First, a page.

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Neurology. 2015 Jan 13;84(2):159-66. doi: 10.1212/WNL.0000000000001127. Epub 2014 Dec 10.

Neurologists' knowledge of and attitudes toward epilepsy surgery: a national survey.

Author information

1
From the Department of Clinical Neurosciences and Hotchkiss Brain Institute (J.I.R., C.H., S.W., K.S., M.V., N.W., N.J.), and Department of Community Health Sciences and O'Brien Institute for Public Health (J.I.R., S.W., K.S., N.J.), University of Calgary; and Department of Medicine (C.H.), Division of Neurology, University of British Columbia, Vancouver, Canada.
2
From the Department of Clinical Neurosciences and Hotchkiss Brain Institute (J.I.R., C.H., S.W., K.S., M.V., N.W., N.J.), and Department of Community Health Sciences and O'Brien Institute for Public Health (J.I.R., S.W., K.S., N.J.), University of Calgary; and Department of Medicine (C.H.), Division of Neurology, University of British Columbia, Vancouver, Canada. nathalie.jette@albertahealthservices.ca.

Abstract

OBJECTIVES:

In the current study, we aim to assess potential neurologist-related barriers to epilepsy surgery among Canadian neurologists.

METHODS:

A 29-item, pilot-tested questionnaire was mailed to all neurologists registered to practice in Canada. Survey items included the following: (1) type of medical practice, (2) perceptions of surgical risks and benefits, (3) knowledge of existing practice guidelines, and (4) barriers to surgery for patients with epilepsy. Neurologists who did not complete the questionnaire after the initial mailing were contacted a second time by e-mail, fax, or telephone. After this reminder, the survey was mailed a second time to any remaining nonresponders.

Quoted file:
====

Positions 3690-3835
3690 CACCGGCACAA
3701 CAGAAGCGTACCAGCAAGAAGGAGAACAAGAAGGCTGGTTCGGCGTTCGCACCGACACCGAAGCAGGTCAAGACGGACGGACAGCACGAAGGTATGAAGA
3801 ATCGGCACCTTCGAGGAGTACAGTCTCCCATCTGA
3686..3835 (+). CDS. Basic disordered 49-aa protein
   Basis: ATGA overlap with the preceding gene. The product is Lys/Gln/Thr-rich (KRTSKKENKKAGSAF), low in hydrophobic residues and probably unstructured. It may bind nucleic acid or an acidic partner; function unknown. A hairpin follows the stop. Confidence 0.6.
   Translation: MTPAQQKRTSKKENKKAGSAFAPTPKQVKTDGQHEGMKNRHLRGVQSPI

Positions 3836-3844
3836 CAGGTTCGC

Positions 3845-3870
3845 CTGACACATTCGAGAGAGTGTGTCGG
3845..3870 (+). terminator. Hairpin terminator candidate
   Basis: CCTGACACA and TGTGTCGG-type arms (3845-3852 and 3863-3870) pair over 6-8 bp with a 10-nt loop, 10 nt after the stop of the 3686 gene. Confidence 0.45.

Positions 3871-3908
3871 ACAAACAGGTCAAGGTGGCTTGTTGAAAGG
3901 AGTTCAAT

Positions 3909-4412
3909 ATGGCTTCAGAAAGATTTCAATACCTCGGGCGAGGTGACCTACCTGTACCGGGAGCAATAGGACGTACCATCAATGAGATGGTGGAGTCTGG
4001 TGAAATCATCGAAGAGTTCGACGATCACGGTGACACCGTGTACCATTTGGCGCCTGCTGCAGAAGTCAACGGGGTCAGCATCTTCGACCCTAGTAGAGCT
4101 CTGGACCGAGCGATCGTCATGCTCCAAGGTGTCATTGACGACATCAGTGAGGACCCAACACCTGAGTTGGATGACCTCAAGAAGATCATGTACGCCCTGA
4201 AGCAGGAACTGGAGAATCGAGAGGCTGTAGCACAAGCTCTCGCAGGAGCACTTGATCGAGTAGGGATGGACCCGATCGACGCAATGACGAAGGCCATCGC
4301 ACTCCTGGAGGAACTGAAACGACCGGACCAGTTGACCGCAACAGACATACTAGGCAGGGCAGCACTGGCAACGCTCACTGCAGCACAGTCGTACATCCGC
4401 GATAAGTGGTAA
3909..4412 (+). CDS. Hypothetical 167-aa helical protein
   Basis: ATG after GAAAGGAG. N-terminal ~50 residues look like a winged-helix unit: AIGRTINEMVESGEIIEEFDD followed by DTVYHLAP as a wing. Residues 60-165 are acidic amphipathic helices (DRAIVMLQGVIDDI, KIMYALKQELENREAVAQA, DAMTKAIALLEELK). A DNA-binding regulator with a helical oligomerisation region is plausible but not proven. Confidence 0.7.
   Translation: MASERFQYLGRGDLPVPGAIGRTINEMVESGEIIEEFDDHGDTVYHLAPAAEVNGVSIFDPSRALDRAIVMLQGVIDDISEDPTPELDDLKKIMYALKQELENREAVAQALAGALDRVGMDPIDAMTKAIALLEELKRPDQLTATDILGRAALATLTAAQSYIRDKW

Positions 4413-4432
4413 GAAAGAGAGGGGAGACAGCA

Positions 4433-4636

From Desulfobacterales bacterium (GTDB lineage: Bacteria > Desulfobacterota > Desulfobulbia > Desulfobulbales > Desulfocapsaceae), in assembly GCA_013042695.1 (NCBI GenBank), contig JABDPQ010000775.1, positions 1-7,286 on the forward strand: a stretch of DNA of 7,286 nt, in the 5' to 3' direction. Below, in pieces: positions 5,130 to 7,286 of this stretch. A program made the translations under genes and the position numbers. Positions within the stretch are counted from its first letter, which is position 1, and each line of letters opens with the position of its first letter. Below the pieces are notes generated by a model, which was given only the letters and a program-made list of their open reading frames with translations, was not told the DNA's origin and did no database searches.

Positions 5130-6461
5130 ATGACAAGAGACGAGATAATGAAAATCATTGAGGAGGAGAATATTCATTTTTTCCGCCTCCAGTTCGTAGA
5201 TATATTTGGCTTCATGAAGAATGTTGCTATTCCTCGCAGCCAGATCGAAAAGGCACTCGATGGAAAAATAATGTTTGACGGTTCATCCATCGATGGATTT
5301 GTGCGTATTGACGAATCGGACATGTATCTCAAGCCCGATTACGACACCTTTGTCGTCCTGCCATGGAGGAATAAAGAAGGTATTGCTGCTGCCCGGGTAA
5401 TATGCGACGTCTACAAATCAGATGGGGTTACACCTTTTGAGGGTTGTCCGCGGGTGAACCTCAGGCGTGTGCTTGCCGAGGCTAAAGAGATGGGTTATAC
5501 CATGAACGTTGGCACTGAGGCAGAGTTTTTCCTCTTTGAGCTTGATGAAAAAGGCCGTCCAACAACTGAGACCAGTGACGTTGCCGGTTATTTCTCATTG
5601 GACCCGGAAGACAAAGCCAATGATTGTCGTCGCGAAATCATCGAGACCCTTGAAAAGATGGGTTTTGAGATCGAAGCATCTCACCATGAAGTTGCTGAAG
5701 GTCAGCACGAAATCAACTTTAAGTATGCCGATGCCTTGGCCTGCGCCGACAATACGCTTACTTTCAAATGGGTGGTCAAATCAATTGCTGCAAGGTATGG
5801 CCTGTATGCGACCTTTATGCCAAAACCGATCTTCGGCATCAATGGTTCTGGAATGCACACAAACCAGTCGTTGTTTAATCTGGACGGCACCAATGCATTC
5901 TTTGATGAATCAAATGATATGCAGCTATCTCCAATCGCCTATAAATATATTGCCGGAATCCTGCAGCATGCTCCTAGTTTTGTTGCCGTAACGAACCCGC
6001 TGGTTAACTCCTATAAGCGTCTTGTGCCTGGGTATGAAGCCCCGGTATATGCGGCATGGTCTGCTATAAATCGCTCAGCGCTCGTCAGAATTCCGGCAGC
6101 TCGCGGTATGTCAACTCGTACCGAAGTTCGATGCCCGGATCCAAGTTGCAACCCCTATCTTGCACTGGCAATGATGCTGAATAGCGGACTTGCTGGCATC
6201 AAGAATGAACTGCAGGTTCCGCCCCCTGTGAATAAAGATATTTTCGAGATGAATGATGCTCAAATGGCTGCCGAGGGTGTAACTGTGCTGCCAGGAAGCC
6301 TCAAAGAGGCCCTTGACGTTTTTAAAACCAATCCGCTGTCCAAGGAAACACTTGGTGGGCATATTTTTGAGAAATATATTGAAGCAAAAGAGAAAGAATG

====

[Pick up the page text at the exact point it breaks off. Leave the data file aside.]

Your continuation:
RESULTS:

In total, 425 of 796 neurologists returned the questionnaire (response rate 53.5%). Respondents included 327 neurologists who followed patients with epilepsy in their practice. More than half (56.6%) of neurologists required patients to be drug-resistant and to have at least one seizure per year before considering surgery, and nearly half (48.6%) failed to correctly define drug-resistant epilepsy. More than 75% of neurologists identified inadequate health care resources as the greatest barrier to surgery for patients with epilepsy.

CONCLUSIONS:

A substantial proportion of Canadian neurologists are unaware of recommended standards of practice for epilepsy surgery. Access also appears to be a significant barrier to epilepsy surgery and surgical evaluation. As a result, we are concerned that patients with epilepsy are receiving inadequate care. A greater emphasis must be placed on knowledge dissemination and ensuring that the infrastructure and personnel are in place to allow patients to have timely access to this evidence-based treatment.

PMID:
25503624
PMCID:
PMC4336084
DOI:
10.1212/WNL.0000000000001127
[Indexed for MEDLINE]
Free PMC Article

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